6 ways to measure success that have nothing to do with money

I think we almost always measure success with money: Either we define success as having a certain amount of money in the bank or we define it as having a certain level of passive income or we define it as having a certain net worth.

Using these financial metrics, we can easily identify who is “successful” and who isn’t.

What’s interesting to me is how much we define success financially and rarely in any other way. But not everyone who has money is successful — people who receive a large windfall through the lottery or an inheritance aren’t technically successful in their own right, they were just fortunate to have the right numbers or family tree to get them the amount of money that we use to define success.

So I wondered if there were other metrics we could use to define success. I wanted to know what measurements could be used that, for the most part, would be indicators of success. Admittedly, just like the lottery exception above, there will be some exceptions but overall this is a pretty good list of success markers:

  1. Network: Successful people seem to have a wider network and great relationships with their network. This network may be any combination of peers, fans, followers, mentors, etc.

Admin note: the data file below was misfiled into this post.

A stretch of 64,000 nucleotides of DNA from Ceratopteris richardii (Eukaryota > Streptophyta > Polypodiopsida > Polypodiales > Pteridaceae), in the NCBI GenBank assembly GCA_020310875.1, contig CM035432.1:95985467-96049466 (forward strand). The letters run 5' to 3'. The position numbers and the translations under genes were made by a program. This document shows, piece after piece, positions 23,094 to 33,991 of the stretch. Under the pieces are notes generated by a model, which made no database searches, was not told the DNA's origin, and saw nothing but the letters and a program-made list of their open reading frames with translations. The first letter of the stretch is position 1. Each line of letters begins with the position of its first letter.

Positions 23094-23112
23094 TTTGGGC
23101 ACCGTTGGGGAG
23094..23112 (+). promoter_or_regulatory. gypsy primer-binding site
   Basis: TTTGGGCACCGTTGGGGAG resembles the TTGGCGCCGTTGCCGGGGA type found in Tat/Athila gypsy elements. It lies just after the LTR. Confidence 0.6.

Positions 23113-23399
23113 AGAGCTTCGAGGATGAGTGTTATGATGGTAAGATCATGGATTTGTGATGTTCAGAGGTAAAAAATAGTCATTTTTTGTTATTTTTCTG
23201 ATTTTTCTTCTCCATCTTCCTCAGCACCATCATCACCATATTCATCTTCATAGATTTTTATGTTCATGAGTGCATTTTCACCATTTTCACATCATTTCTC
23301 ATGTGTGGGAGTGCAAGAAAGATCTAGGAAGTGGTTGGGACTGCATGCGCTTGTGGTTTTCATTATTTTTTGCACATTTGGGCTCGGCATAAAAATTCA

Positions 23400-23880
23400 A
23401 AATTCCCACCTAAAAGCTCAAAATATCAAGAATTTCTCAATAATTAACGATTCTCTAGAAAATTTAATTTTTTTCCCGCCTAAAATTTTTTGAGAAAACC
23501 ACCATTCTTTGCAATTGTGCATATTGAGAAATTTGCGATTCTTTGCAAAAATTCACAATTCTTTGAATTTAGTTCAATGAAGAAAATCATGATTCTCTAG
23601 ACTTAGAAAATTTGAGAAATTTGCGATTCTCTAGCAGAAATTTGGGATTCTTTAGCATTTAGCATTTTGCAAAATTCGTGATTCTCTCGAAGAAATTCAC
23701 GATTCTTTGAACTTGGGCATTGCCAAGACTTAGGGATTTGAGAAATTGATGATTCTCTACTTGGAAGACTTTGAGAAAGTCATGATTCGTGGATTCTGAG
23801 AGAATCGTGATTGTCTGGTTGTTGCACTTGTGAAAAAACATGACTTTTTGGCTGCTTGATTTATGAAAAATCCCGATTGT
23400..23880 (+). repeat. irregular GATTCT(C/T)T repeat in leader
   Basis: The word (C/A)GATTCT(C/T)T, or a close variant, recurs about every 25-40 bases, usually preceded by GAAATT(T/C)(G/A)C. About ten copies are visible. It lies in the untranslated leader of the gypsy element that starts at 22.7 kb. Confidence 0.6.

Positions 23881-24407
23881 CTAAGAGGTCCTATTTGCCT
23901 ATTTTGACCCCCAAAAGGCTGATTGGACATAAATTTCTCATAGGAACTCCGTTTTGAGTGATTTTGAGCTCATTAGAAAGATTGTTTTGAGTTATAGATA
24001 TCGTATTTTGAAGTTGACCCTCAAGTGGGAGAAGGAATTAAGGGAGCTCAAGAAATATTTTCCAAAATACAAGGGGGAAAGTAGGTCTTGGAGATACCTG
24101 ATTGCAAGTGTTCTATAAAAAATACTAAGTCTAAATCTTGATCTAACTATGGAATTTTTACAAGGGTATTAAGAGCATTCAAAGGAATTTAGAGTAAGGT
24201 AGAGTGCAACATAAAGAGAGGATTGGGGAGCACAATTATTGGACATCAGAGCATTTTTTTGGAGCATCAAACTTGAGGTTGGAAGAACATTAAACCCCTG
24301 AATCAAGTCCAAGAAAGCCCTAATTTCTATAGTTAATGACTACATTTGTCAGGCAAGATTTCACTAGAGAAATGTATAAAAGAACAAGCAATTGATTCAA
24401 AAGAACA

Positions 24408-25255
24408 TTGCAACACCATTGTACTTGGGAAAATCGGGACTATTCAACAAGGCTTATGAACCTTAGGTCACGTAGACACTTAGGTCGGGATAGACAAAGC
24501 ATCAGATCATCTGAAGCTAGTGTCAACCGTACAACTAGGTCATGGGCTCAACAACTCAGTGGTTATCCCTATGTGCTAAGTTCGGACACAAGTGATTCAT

2. Unsolicited opportunities: Purely anecdotal but the more successful I become, the more people offer me opportunities; specifically, opportunities for partnership and joint ventures.
  3. Multiple streams of income: Most of the successful people I can think of had multiple streams of income, even if they really only sold one “thing”. Some might have several different business ventures, others might have one business venture but they sell it different ways or to different groups of people.
  4. Haters: Everyone has haters but it seems like the more successful you are, the more haters you’ll have. Success attracts fans and haters.